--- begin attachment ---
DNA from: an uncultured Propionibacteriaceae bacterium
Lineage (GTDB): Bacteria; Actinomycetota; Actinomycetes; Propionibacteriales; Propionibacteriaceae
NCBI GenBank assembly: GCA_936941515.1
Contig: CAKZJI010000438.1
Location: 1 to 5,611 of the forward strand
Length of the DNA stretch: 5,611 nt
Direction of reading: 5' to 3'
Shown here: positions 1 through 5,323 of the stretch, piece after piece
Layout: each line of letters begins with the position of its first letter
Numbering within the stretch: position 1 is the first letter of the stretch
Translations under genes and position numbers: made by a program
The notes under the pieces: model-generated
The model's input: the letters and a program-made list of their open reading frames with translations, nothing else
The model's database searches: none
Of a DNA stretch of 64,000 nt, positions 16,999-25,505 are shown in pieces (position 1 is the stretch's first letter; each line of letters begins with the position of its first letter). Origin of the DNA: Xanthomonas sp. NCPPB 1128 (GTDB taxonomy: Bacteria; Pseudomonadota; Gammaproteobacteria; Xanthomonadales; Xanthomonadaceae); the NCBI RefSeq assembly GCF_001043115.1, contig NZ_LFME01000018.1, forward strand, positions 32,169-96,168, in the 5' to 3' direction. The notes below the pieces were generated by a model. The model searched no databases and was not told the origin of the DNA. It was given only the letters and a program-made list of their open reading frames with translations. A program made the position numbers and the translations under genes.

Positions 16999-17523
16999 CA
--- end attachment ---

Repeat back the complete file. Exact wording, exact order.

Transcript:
DNA from: an uncultured Propionibacteriaceae bacterium
Lineage (GTDB): Bacteria; Actinomycetota; Actinomycetes; Propionibacteriales; Propionibacteriaceae
NCBI GenBank assembly: GCA_936941515.1
Contig: CAKZJI010000438.1
Location: 1 to 5,611 of the forward strand
Length of the DNA stretch: 5,611 nt
Direction of reading: 5' to 3'
Shown here: positions 1 through 5,323 of the stretch, piece after piece
Layout: each line of letters begins with the position of its first letter
Numbering within the stretch: position 1 is the first letter of the stretch
Translations under genes and position numbers: made by a program
The notes under the pieces: model-generated
The model's input: the letters and a program-made list of their open reading frames with translations, nothing else
The model's database searches: none
Of a DNA stretch of 64,000 nt, positions 16,999-25,505 are shown in pieces (position 1 is the stretch's first letter; each line of letters begins with the position of its first letter). Origin of the DNA: Xanthomonas sp. NCPPB 1128 (GTDB taxonomy: Bacteria; Pseudomonadota; Gammaproteobacteria; Xanthomonadales; Xanthomonadaceae); the NCBI RefSeq assembly GCF_001043115.1, contig NZ_LFME01000018.1, forward strand, positions 32,169-96,168, in the 5' to 3' direction. The notes below the pieces were generated by a model. The model searched no databases and was not told the origin of the DNA. It was given only the letters and a program-made list of their open reading frames with translations. A program made the position numbers and the translations under genes.

Positions 16999-17523
16999 CA